Stephen Rochford happy Mayo can learn from Dublin defeat
Jim Gavin’s side would have won by plenty more at McHale Park if they had needed to
Dublin’s Paul Mannion gets a way from Eoin O’Donoghue of Mayo during Saturday’s Allianz Laegue game at MacHale Park. Photograph: Laszlo Geczo/Inpho
Mayo 0-12 Dublin 2-10
Mayo and Dublin have put themselves so generously in credit with their summer encounters through the past decade that we can easily forgive Saturday night’s stinker in Castlebar. In front of 15,313 frozen souls in MacHale Park, they served up a turgid, one-sided affair that told everyone precisely nothing. The league is the league is the league.
This was never a contest in any meaningful sense, with Dublin a goal up after 80 seconds and Mayo spluttering in their wake for the rest of the night. The margin was four in the end, only because Dublin weren’t of a mind to insist on it being bigger. Lee Keegan returned for Mayo, Diarmuid Connolly came off the bench for the Dubs, Mick Fitzsimons saw a straight red late on for a poorly-timed leap at Aidan O’Shea that turned into a stud-raker. Otherwise, it was small earthquake in chilly Castlebar, not many hurt.
Both teams pretty much downed tools after Niall Scully punched Dublin into a 2-9 to 0-8 lead 10 minutes after half-time. Neither side scored from play from there to the end of the game – one team didn’t have to, the other didn’t have it in them. It was turgid stuff.
“Our first-half performance gave us a platform, we had 1-9 on the board at half-time,” said Jim Gavin afterwards. “And they came out in the second half and played very much a containment game, they went very defensive and we probably mirrored that. We held onto the ball and held them scoreless from play and scoreless altogether for nearly 30 minutes. It was a matter of running the clock down really.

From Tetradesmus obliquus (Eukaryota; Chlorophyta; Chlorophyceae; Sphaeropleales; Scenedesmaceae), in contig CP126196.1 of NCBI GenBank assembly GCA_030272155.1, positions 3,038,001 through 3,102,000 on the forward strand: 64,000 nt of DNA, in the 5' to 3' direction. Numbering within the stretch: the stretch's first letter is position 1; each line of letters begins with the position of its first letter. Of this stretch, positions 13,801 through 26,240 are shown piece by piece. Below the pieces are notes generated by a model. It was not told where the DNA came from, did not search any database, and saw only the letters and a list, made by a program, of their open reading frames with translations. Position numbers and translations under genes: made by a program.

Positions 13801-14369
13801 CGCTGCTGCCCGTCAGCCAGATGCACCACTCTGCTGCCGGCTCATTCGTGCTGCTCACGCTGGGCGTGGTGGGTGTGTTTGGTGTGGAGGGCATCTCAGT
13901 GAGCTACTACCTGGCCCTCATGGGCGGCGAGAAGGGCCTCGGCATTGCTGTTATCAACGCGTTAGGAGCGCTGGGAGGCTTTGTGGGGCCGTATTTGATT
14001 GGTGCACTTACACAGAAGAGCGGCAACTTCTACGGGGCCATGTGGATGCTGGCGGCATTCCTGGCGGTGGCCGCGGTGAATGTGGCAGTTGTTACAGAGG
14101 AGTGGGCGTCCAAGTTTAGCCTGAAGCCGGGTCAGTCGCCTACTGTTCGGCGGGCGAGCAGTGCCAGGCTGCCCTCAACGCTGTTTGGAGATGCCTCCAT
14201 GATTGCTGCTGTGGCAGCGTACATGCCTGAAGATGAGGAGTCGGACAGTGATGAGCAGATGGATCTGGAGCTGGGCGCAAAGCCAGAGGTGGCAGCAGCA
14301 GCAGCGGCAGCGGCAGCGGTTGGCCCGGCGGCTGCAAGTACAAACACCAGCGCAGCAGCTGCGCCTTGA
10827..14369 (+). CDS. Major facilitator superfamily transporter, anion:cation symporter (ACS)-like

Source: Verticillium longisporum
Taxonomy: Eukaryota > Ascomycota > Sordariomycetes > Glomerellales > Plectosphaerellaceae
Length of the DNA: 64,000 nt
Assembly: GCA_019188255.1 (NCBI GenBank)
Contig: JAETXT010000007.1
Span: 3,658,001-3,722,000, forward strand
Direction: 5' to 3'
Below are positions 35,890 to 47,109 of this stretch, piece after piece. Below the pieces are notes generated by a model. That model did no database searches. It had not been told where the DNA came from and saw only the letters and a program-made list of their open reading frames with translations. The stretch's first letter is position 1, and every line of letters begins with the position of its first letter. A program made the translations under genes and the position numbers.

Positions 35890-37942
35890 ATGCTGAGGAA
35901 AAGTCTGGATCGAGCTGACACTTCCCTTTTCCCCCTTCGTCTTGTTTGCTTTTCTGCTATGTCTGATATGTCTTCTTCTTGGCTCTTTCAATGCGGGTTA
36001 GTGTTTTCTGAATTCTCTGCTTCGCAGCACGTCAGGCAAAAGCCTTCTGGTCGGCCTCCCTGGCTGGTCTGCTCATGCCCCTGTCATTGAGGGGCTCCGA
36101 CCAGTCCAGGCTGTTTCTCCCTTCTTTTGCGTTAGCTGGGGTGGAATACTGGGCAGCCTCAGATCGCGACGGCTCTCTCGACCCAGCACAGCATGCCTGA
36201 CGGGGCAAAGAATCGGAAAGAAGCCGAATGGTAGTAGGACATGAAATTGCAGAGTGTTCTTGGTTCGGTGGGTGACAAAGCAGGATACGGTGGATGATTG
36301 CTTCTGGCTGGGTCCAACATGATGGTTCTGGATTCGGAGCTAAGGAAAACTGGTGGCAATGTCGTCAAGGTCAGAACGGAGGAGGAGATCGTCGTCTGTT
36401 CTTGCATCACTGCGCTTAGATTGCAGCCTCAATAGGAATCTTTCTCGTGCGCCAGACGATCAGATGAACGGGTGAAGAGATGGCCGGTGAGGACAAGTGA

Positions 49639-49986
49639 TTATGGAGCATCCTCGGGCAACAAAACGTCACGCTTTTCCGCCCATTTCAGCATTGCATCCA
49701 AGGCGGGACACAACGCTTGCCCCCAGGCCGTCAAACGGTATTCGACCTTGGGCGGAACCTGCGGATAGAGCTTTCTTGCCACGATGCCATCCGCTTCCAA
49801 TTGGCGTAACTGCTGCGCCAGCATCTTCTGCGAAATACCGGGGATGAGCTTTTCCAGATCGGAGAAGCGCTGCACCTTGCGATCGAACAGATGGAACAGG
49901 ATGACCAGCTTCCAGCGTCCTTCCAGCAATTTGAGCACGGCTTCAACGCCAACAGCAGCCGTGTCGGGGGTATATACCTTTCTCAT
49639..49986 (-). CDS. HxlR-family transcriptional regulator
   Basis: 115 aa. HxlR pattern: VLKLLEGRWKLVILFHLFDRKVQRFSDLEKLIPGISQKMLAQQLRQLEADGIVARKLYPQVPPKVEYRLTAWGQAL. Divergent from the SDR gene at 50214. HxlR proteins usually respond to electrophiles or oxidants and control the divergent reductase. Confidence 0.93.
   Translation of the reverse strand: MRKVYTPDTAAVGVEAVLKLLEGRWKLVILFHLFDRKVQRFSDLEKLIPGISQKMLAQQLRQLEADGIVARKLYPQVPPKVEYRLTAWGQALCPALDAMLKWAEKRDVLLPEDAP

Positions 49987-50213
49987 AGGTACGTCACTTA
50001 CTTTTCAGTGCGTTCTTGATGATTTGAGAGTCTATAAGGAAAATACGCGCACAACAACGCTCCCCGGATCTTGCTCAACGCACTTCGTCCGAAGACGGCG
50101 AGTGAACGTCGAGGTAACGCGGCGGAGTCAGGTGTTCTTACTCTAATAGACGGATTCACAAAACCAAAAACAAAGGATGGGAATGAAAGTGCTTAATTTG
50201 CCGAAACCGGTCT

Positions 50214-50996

“If they had pushed on, it might have created more chances for them but we were very conscious of what the scoreboard was telling us. Dublin had more points on the scoreboard so that was the most important thing.”
Although there was never any particular suspense about the outcome, there were flashes of an engaging contest in the opening half. Mayo’s propensity for conceding early goals against Dublin was part of their undoing again, this time Paul Mannion roofing his early chance even before the tannoy man had a chance to let us in on the four Dublin changes. Mannion was ravenous all night but especially so here, latching onto a lovely John Small pass after 70 seconds and leaving Eoin O’Donoghue in his vapours before planting his shot above Rob Hennelly.
This has become a fairly chronic habit for Mayo in matches against Dublin. That’s four out of their past five games against Gavin’s side where they have conceded a goal inside the opening 10 minutes. On three of those occasions, the goal was the first Dublin score of the game. It’s not like the gradient isn’t steep enough already.